The joyful reunion of two 4-H children, Leia and Caroline Carrico, with their parents after spending 44 hours lost in the Humboldt County wilderness in early March has raised awareness about the benefits to youth involved in the UC Cooperative Extension 4-H Youth Development Program.
Established more than 100 years ago, UC Cooperative Extension launched 4-H to teach children research-based agriculture and rural living skills. Over time, it has evolved dramatically, reaching children in urban centers, inner cities, suburbs as well as rural communities with leadership opportunities, life skills, nutrition education and other information to help them grow into resilient adults.
The Carrico children, ages 5 and 8, had participated in a 4-H outdoor training training program. They lived in a rural area and were well acquainted with the redwood forest surrounding their home. Recalling lessons they learned, the sisters stayed in place when they realized they were lost – a key survival skill, said Yana Valachovic, director of UC Cooperative Extension in Humboldt and Del Norte counties. There were more things they learned from 4-H project leader Justin Lehnert's teaching that helped them survive unscathed.
“Justin told them to leave signs. Searchers found granola bar wrappers and deep boot marks. They knew that they should shelter in a dry place,” Valachovic said. “They knew to keep positive and how to find safe drinking water without endangering themselves by drinking from a creek.”
The 4-H program in Humboldt County has been inundated with calls for a curriculum that can be used elsewhere to teach these valuable skills. The UC 4-H Youth Development advisor for Humboldt and Del Norte counties, Dorina Espinoza, is working with Lehnert to develop a project sheet so the survival skills used by the Carrico sisters can be made available in 4-H and other settings to young people throughout the U.S.
The sisters' odyssey and its happy conclusion shows the hoped-for result of the research-based 4-H learning model, Espinoza said.
“The sisters are smart girls,” Espinoza said “They attribute their application of survival skills to family camping trips, movies about people who get lost and 4-H adventures. 4-H reinforced new or existing skills. We know kids learn with multiple exposures. 4-H is a hands-on approach to learning that other settings don't offer.”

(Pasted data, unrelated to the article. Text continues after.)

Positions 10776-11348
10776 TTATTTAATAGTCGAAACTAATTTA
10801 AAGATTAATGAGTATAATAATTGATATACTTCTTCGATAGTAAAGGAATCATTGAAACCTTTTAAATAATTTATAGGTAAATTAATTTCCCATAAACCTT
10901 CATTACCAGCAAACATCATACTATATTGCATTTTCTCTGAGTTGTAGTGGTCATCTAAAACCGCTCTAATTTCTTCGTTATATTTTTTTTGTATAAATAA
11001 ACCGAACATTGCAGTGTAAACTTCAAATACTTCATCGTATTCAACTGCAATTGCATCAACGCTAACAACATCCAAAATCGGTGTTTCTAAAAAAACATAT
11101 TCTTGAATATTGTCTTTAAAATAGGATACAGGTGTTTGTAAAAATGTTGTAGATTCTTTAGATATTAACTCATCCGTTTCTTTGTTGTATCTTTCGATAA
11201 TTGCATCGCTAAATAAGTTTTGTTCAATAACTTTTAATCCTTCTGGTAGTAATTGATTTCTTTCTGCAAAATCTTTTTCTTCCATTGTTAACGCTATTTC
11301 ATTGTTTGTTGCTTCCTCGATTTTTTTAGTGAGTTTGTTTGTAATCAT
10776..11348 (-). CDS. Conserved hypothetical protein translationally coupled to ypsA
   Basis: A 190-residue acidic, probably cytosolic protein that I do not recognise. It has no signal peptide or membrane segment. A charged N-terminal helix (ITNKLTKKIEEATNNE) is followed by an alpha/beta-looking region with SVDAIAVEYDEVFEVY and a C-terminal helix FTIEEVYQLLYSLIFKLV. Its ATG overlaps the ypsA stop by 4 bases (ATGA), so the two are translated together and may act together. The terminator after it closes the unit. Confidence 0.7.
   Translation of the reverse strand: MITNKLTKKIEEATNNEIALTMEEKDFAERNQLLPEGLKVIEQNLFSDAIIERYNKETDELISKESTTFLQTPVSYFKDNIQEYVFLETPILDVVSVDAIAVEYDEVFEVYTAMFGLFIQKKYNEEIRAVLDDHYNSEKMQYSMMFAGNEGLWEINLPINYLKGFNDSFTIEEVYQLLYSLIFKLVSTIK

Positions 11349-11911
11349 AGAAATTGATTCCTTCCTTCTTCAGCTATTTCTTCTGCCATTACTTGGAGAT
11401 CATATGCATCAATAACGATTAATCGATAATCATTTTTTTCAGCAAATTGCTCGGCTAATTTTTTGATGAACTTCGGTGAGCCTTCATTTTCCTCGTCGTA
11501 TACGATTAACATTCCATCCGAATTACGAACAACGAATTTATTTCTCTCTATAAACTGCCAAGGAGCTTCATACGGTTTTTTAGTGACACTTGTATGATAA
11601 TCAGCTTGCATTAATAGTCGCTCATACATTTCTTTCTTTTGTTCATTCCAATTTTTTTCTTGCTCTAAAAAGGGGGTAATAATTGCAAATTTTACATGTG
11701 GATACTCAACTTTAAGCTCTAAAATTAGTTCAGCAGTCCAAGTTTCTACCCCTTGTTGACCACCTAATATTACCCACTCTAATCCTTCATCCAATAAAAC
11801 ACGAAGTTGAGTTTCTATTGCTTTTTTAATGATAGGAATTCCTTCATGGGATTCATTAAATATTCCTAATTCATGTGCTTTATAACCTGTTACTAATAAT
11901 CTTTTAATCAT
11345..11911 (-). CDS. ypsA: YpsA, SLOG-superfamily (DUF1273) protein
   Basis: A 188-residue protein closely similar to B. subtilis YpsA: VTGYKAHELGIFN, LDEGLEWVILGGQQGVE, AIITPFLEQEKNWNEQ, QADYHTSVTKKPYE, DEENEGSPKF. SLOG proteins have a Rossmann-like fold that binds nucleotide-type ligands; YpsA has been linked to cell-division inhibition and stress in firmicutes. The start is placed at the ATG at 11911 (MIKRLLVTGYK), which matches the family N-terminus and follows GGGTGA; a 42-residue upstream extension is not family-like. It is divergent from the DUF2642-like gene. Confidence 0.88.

In 4-H, children choose “projects” they are interested in. The projects are led by adult volunteers from the community.
“What's different about 4-H is we have adult volunteers who develop partnerships with youth. They partner in learning, leadership and decision making,” Espinoza said. “That's a beautiful part of 4-H.”
Lehnert is a 4-H parent and volunteer who operates a business in Humboldt centered on enjoying the outdoors.
“Justin brings years of personal and professional experience, having completed a Wilderness First Responder Course of the National Outdoor Leadership School. He studied outdoor recreation at Feather River College and has been an outdoor recreation enthusiast for years,” Espinoza said. “We are so very grateful to Justin for sharing his expertise with our 4-H community.”
Californians can find UC Cooperative Extension 4-H projects near them at http://4h.ucanr.edu.
The UC 4-H Youth Development Program, UC Master Gardeners, UC Master Food Preservers and the California Naturalists are parts of UC Agriculture and Natural Resources (UC ANR) that rely on the generous contributions of time and talent by thousands of volunteers.
During National Volunteer Month, UC ANR honors people who help us deliver our research-based information and educational experiences to residents throughout the state.
The UC 4-H Youth Development program has 6,557 youth volunteers and 14,068 adult volunteers.
4-H volunteers serve in many roles, such as club and project leaders, sharing research-based information in the areas of science, technology, engineering, and mathematics; agriculture; healthy living; civic engagement and leadership. Their compassion, skills and knowledge are improving the lives of California youth and preparing them for success in adulthood marked by health and well-being, economic stability and civic engagement.
“We would like to thank our volunteers for their dedication, passion for the program and youth, and most of all for giving their time to help develop the next generation of true leaders,” said Shannon Horrillo, director of the Statewide 4-H Youth Development Program. “Our volunteers are the inspiration our state's youth need to thrive.”
The UC Master Gardener Program has trained 30,983 volunteers and currently has 6,116 active volunteers who serve as agents of change in their communities, connecting people to research-based information and sharing skills to help them grow food, protect the environment and meaningfully connect with nature.